It could be said the state of mind sought through meditation isn’t a natural one. When this point is raised, I think of the mind of a child or an animal. The animal, that only behaves in accordance to its instincts, does this unthinkingly. The alternative of a human, with all its potential, is no different when very young. The child acts unthinkingly as it has yet to learn the ability to think. As far as the baby is concerned, it has no past, no future and purely acts on instincts alone. When we ask what exactly thinking is we gain a sense of how the human mind, only begins to generate conscious thought, after, it’s learned of the self.
From this point forward the ability to generate thoughts, that include images, feelings and internal dialog, develops as we age. As we age we begin to form a history of experiences. These experiences and what we learn from them become our reference points to the world. We begin to see the world in accordance to these filters. I am of course talking about beliefs. If, for example, your past has demonstrated to you, that the world is an exciting place to explore and experience, then this will become your reality. Alternatively, if you’ve grown up feeling insecure and threatened by the world, your future reality becomes somewhat tainted.
It is advantages to recognise this in ourselves. If we want to live a full and beautiful life, in defiance of the filters, we must set about changing. The methods we might use to facilitate this change can vary and not all of them wholesome. The best means, to diminish our fear of the world and its ways, are to educate ourselves into how to view things differently. Remember it’s the filters that make the difference. Like many we can choose to alter the filters through consuming something – that changes our consciousness – or we can teach ourselves how to alter our thinking on the inside. It is after all our thoughts (beliefs) that determine our experiences.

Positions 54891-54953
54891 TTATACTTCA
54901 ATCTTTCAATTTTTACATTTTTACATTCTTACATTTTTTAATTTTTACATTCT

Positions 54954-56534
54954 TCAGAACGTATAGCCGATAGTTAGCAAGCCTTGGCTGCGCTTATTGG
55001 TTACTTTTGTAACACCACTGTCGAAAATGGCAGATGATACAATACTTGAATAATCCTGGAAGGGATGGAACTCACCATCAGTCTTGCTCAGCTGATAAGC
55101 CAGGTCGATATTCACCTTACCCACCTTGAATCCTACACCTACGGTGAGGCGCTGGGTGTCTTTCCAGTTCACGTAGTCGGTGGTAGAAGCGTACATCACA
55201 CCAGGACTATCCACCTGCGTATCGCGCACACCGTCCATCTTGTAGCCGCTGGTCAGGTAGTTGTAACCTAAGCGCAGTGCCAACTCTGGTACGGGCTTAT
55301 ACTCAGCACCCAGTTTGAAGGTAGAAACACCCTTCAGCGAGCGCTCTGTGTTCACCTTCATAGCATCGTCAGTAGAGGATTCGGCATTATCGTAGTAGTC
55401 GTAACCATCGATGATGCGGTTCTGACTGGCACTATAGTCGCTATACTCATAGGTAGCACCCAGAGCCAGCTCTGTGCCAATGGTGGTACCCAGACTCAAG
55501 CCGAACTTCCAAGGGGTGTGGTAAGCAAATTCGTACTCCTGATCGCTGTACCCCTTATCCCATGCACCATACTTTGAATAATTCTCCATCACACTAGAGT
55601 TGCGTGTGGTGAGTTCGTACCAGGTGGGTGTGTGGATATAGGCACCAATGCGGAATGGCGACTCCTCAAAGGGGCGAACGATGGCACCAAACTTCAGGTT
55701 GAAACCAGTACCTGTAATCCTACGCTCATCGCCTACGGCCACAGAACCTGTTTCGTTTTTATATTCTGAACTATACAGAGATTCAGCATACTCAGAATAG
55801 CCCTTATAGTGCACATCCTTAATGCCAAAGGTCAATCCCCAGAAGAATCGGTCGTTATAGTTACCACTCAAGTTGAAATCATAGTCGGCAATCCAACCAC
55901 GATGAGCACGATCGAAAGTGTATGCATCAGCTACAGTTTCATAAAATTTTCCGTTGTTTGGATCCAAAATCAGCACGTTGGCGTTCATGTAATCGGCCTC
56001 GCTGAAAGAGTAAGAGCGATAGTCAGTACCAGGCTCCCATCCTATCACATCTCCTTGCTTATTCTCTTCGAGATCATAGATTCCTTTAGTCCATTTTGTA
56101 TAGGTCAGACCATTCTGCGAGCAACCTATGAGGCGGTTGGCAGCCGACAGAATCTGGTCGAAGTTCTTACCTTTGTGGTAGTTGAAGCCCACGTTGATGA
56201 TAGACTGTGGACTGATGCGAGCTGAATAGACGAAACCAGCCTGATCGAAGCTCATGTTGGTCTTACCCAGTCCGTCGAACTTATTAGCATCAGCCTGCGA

So this brings me back to the feeling of unnaturalness in meditation. It is true to say that the mind simply abhors a vacuum. When seeking to still the mind through meditation, at first, thoughts constantly crowd in. It can feel as if they are indeed trying to fill a vacuum. Even so, the stillness of mind achieved by the experienced meditator, isn’t really a vacuum, but only the absence of stimulation. Initially, when we shut out external stimulation, the mind craves the internal activity this generates. We have all become so horribly addicted to constant thought.
As a result the mind can feel slightly uncomfortable without this stimulation and seeks to busy itself as a result. We must allow this process to wear itself out. In other words, thoughts must be allowed to freely occur. All that remains is for us to simply practice raising our awareness to their nature. Only then, can we divert our attention meditatively. In time, we begin to overcome the slight element of fear, experienced from the emptiness meditation can provide. Was a child ever fearful of the emptiness of their mind? Of course not, this unthinking, emptiness, was the precursor to their wonder and curiosity.
Learn how to rest your mind and become curious once again.